A local legend circulating among the Han Chinese population in Xinjiang recounts that in 1950, as Wang Zhen conquered southern Xinjiang, a Han man had prepared a meal of pork in a Uyghur village, and was killed by the villagers, who were offended as pork is prohibited in Islam. Wang Zhen then had his troops surround the village, forced the villagers to hand over the perpetrators and publicly executed them in the village square. Afterwards, he had his troops slaughter pigs and boil them, upon which the troops then forced all remaining residents of the village to eat a bowl of boiled pork at bayonet point.[4]

In the People's Republic of China[edit]

After the communist revolution, Wang Zhen was one of only two Chinese commanders who were authorized to carry guns when visiting Mao Zedong. The other one was Xu Shiyou (许世友), but Xu never carried a gun when visiting Mao. Wang Zhen, on the other hand, wore his gun for his first visit. When stopped by Mao's bodyguards, Wang Zhen began to argue with them. Mao investigated the noise, and told his bodyguards that he trusted Wang fully, and unless Wang was carrying atomic bombs, Wang could carry anything he wanted when he visited Mao. After that incident, Wang never wore a weapon while visiting Mao.

Later years[edit]

The Wang Zhen's Statue aheads the Army Reclamation Museum in Shihezi, Xinjiang, China

Despite his uncorrupt behavior in the 1950s and his strong support for Chinese economic reform, Wang Zhen was not popular among Chinese people after 1979 due to his political hard-line conservatism. His support of Deng Xiaoping and being a member of his regime was largely due to his close personal friendship with Deng, which was further strengthened by their common opposition to radical political reforms. As one of the architects of the suppression by force of the pro-democracy protesters in Tiananmen Square in 1989, he was quoted in the Tiananmen Papers as stating in a meeting with other Communist Party of China elders on June 2, 1989: "We should announce in advance to those people occupying the Square that we're coming in. They can listen or not as they choose, but then we move in. If it causes deaths, that's their own fault. We can't be soft or merciful toward anti-Party, anti-socialist elements." He served as the Vice-President of the People's Republic of China from 1988 to 1993 under President Yang Shangkun.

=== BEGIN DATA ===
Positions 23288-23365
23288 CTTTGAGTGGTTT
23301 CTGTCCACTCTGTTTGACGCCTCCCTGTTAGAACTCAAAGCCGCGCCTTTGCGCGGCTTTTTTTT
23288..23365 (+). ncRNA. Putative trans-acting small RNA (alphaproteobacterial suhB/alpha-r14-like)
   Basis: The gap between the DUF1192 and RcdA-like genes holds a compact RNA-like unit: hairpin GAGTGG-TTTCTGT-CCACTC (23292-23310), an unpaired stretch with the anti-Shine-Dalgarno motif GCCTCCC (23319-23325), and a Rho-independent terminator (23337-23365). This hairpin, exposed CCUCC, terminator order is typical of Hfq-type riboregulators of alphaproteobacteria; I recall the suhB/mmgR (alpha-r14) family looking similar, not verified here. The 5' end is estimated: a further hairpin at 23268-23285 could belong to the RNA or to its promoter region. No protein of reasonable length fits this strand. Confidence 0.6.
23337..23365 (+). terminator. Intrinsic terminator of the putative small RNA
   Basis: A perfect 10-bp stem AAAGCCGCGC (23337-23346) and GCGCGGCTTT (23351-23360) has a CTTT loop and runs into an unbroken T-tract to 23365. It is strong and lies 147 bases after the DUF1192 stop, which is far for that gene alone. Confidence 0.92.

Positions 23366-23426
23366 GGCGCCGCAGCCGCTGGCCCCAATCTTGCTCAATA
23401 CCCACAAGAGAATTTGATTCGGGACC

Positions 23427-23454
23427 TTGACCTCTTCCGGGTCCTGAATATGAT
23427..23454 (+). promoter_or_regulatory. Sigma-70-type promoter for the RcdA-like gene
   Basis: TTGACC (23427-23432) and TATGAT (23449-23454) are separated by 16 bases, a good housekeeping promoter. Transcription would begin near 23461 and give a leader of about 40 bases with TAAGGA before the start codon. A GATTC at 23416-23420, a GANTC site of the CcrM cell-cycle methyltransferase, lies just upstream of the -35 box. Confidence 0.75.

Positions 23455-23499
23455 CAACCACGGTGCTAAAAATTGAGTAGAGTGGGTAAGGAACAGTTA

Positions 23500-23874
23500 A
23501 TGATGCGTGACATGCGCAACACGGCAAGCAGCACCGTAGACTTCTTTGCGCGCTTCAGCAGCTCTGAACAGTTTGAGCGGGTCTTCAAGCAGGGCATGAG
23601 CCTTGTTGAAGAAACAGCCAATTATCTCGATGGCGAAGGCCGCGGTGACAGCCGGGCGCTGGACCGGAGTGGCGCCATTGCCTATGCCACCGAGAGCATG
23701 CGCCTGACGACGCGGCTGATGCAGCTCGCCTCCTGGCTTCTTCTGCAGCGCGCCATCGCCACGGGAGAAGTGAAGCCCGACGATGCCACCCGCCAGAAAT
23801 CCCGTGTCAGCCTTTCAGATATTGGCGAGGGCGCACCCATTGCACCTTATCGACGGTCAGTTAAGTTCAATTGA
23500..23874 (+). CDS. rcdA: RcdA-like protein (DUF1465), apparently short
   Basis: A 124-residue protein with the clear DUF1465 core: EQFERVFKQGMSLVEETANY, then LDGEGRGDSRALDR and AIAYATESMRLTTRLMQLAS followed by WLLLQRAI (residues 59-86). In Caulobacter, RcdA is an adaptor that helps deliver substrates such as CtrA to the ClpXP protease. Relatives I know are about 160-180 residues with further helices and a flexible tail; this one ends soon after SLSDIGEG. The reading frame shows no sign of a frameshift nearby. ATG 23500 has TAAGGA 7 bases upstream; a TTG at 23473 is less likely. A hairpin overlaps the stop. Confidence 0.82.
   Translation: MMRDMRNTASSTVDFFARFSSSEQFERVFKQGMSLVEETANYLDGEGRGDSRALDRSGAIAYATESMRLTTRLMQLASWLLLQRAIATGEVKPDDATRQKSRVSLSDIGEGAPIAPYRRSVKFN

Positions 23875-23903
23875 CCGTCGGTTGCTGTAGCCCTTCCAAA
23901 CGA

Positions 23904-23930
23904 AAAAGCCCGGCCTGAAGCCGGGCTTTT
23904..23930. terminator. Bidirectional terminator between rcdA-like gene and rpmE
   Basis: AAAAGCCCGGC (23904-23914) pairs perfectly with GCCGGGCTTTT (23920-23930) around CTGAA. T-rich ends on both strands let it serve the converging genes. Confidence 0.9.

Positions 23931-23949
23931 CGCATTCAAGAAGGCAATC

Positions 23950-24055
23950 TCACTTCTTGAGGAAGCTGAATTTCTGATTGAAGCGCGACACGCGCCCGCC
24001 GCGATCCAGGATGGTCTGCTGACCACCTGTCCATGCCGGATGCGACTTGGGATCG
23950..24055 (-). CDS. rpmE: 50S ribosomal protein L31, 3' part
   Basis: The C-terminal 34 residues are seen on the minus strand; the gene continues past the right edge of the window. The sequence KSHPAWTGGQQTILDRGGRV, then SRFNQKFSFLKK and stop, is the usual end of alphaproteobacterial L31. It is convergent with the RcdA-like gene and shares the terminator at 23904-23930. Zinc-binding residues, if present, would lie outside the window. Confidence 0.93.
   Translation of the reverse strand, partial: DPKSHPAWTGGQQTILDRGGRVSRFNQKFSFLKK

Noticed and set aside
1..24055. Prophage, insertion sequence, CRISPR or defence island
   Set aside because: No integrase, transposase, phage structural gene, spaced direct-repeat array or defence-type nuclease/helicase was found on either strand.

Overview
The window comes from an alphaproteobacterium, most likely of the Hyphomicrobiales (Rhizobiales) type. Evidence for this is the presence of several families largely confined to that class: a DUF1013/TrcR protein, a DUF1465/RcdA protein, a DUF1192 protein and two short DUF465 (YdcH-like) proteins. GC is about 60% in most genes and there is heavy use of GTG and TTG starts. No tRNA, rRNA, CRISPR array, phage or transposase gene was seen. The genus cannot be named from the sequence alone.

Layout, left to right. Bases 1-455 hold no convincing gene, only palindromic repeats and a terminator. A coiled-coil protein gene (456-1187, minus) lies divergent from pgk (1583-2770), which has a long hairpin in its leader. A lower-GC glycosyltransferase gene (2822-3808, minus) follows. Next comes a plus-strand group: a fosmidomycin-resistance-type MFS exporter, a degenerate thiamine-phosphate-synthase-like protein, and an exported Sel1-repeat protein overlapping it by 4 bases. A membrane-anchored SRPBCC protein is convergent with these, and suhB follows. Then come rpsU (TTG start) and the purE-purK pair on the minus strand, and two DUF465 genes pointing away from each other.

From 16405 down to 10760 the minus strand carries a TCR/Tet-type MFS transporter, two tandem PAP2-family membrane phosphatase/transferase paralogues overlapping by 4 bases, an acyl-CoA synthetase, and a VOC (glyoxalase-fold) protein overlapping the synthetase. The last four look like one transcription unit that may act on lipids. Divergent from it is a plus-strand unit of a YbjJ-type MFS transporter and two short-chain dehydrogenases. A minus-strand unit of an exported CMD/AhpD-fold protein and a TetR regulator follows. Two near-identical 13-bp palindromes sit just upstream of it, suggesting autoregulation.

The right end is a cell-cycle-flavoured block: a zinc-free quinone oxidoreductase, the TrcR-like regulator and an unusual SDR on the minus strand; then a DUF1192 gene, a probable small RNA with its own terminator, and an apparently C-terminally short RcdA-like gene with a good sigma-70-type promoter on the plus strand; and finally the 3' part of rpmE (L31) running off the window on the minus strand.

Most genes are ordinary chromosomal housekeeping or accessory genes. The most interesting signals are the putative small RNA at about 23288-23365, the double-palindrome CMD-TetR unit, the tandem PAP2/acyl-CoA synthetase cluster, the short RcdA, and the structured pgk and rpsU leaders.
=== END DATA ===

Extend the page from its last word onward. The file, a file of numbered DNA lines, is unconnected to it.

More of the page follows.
In August 1989 a colonel in the People's Liberation Army, Zhang Zhenglong, published a 618-page reflection of his experiences fighting for the Red Army in Manchuria in the late 1940s, White Snow, Red Blood. In this book, Zhang claimed that Wang Zhen had smuggled opium during the Chinese Civil War. This and other claims made Zhang a target of Wang. Zhang was eventually arrested for making these claims, and his book was censored in mainland China.[5]

See also[edit]



  1. ^
  2. ^ Kristof, Nicholas D. "Wang Zhen, Chinese Hard-Liner Decried by Intellectuals, Dies at 85".
  3. ^ Domes 43, 46
  4. ^ "Xinjiang Today: Wang Zhen Rides Again?". May 16, 2018.
  5. ^ Uhalley and Qiu 386


External links[edit]

Political offices
Preceded by
Vice-President of China
Succeeded by
Rong Yiren